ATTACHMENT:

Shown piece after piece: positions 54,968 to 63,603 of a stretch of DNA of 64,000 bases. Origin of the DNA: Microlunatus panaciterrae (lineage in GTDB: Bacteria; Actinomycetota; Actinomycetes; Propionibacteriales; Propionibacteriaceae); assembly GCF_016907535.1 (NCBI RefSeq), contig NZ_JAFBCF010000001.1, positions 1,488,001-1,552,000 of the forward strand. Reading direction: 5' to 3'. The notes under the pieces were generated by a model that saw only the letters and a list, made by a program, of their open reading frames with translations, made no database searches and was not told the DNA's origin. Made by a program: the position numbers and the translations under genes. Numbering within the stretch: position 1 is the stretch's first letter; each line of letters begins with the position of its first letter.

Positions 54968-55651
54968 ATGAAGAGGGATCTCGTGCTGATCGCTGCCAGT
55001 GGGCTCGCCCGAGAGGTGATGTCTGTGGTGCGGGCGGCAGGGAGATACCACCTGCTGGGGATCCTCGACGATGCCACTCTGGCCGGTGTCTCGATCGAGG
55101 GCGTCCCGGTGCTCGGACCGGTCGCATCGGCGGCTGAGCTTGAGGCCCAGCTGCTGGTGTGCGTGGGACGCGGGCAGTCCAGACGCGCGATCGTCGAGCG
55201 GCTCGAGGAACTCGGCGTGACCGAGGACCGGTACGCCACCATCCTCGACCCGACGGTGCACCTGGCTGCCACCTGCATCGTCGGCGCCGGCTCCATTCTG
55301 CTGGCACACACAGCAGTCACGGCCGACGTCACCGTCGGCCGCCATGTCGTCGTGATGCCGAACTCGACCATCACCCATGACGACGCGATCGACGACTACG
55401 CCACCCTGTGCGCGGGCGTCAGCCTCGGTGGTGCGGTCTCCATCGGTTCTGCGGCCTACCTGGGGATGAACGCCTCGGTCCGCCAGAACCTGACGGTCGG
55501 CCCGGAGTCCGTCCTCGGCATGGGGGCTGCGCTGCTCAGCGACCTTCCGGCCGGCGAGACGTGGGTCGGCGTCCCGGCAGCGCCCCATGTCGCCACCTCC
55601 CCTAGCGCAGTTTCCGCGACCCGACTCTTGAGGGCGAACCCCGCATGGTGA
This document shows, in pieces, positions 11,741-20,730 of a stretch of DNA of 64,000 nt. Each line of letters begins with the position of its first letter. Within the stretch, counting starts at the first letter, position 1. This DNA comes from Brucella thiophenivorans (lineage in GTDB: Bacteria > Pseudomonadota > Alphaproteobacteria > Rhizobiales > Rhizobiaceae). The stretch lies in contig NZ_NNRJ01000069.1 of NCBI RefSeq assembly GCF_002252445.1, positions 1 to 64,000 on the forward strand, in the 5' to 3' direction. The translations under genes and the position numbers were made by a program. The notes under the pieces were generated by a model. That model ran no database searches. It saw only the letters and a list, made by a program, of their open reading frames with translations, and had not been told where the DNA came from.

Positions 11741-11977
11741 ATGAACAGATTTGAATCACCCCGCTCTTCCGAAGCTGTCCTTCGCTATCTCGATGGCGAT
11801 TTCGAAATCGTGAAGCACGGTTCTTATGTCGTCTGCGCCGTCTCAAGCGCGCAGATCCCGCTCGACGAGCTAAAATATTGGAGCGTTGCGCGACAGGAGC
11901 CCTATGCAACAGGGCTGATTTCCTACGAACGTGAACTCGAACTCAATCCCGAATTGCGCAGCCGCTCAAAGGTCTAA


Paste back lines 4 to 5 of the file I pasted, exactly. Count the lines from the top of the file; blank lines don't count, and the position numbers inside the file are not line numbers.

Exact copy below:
55001 GGGCTCGCCCGAGAGGTGATGTCTGTGGTGCGGGCGGCAGGGAGATACCACCTGCTGGGGATCCTCGACGATGCCACTCTGGCCGGTGTCTCGATCGAGG
55101 GCGTCCCGGTGCTCGGACCGGTCGCATCGGCGGCTGAGCTTGAGGCCCAGCTGCTGGTGTGCGTGGGACGCGGGCAGTCCAGACGCGCGATCGTCGAGCG